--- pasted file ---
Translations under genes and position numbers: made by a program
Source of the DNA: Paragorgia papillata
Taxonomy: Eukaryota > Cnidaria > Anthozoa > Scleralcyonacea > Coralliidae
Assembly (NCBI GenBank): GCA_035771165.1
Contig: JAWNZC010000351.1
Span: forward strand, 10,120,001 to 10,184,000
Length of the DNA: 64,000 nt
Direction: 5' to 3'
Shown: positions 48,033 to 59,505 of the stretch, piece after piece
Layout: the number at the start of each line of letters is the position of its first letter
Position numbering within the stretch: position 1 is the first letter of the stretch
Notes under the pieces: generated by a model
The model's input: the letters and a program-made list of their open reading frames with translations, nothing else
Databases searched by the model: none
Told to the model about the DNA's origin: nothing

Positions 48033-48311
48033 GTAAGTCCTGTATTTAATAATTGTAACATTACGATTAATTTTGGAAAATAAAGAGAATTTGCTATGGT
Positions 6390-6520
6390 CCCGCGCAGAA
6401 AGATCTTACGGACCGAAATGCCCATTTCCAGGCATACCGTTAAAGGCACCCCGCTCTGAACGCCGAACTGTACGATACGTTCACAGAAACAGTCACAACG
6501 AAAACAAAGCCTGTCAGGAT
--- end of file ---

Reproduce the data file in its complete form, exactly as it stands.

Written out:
Translations under genes and position numbers: made by a program
Source of the DNA: Paragorgia papillata
Taxonomy: Eukaryota > Cnidaria > Anthozoa > Scleralcyonacea > Coralliidae
Assembly (NCBI GenBank): GCA_035771165.1
Contig: JAWNZC010000351.1
Span: forward strand, 10,120,001 to 10,184,000
Length of the DNA: 64,000 nt
Direction: 5' to 3'
Shown: positions 48,033 to 59,505 of the stretch, piece after piece
Layout: the number at the start of each line of letters is the position of its first letter
Position numbering within the stretch: position 1 is the first letter of the stretch
Notes under the pieces: generated by a model
The model's input: the letters and a program-made list of their open reading frames with translations, nothing else
Databases searched by the model: none
Told to the model about the DNA's origin: nothing

Positions 48033-48311
48033 GTAAGTCCTGTATTTAATAATTGTAACATTACGATTAATTTTGGAAAATAAAGAGAATTTGCTATGGT
Positions 6390-6520
6390 CCCGCGCAGAA
6401 AGATCTTACGGACCGAAATGCCCATTTCCAGGCATACCGTTAAAGGCACCCCGCTCTGAACGCCGAACTGTACGATACGTTCACAGAAACAGTCACAACG
6501 AAAACAAAGCCTGTCAGGAT